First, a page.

A. Usefulness and Desirability of the Product
The next factor to consider is the likelihood of injury and the probable seriousness of injury. That some injuries may occur does not mean that a lawn tractor is defective. See Shetterly, 719 F. Supp. at 400. The Consumer Product Safety Commission ("CPSC") estimates that an average of 19,100 injuries per year involving riding mowers required emergency room treatment, and an estimated 7.65 million riding mowers per year were in use during the four years under CPSC study. This implies, according to the CPSC, that 2.5 out of every 1000 ride-on mowers were associated with an injury that required treatment in an emergency room.
(Def.'s Reply to Pl.'s Mem. in Opp'n to Def.'s Mot. for Summ. J., Ex. D). The CPSC reported 75 deaths per year in the four-year period studied.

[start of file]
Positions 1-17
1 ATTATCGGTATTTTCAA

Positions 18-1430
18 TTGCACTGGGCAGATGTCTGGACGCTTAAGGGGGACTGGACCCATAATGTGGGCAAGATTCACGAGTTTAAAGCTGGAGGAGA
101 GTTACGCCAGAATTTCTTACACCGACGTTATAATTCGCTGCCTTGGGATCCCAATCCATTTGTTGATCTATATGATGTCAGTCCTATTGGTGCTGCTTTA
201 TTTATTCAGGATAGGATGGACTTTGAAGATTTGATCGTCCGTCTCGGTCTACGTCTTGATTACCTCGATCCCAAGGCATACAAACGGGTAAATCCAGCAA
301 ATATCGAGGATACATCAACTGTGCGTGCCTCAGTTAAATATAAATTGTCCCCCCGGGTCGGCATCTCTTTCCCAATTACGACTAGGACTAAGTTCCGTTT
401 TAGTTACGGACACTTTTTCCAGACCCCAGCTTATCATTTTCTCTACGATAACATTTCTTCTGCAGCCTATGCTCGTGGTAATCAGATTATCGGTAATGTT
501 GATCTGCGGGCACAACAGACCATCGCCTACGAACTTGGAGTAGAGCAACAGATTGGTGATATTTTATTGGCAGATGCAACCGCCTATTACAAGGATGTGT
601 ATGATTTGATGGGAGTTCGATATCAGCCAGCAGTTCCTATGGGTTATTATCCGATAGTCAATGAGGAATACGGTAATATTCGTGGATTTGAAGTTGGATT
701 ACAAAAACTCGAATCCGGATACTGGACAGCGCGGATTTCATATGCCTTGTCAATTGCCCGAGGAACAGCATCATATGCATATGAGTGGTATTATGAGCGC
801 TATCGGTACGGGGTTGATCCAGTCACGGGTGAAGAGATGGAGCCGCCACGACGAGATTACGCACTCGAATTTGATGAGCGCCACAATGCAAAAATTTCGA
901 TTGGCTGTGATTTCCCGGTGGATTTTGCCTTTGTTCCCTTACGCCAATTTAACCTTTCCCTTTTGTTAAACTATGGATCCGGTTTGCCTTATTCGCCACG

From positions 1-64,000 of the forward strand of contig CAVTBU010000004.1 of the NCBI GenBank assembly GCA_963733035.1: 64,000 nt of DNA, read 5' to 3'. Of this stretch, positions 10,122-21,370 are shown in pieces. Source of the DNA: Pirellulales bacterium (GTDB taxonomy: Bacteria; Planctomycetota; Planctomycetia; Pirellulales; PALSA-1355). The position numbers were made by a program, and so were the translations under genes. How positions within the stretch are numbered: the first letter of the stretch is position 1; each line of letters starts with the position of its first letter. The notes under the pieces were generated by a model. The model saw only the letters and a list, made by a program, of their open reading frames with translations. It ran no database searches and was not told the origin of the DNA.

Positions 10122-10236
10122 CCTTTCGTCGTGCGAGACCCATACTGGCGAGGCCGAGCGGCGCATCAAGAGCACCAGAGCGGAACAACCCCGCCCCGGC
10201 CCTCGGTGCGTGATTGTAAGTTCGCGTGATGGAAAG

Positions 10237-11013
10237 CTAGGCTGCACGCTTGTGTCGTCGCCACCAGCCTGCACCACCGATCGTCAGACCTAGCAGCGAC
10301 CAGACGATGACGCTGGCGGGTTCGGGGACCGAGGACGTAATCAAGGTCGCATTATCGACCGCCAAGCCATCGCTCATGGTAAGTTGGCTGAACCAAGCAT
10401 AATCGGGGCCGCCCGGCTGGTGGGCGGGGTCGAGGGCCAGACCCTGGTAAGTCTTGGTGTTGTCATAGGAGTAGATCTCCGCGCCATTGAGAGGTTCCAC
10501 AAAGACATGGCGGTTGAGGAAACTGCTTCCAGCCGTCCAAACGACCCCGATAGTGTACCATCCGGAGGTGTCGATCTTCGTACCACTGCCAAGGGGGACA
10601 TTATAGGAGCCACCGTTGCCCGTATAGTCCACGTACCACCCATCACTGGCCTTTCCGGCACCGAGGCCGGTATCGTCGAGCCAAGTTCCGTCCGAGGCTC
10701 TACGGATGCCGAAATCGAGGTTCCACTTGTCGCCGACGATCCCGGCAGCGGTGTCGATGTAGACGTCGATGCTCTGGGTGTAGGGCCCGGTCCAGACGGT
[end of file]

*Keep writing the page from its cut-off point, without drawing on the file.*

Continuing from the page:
This means that one death occurred for every 102,000 riding mowers in operation.
I find that the likelihood of the most serious injury -- death -- is low: these statistics show that the risk of injury from tractor mowers is slight and that the risk of death from "tipping/sliding" is .00049 percent.
C. Availability of a Substitute
The next Shetterly factor to consider is the availability of a substitute product meeting the same need as the riding mower without being as unsafe. A walk-behind lawnmower may arguably be safer than a riding mower in some ways (though arguably more dangerous in other ways), but does not address the same need -- mowing a large area with less labor expended -- as a riding mower. Plaintiff has not suggested a substitute product that would meet the need of lawn tractors without being as unsafe and, indeed, does not appear to suggest that lawn tractors are obsolete or have no utility because of alternative products.
The fact that there is no substitute product that would fulfill the same consumer needs, but more safely, than a lawn tractor, is further evidence of its utility and that it is not unreasonably dangerous.
D. Manufacturer's Ability to Eliminate Unsafe Character of Product Without Impairing Usefulness or Making it ...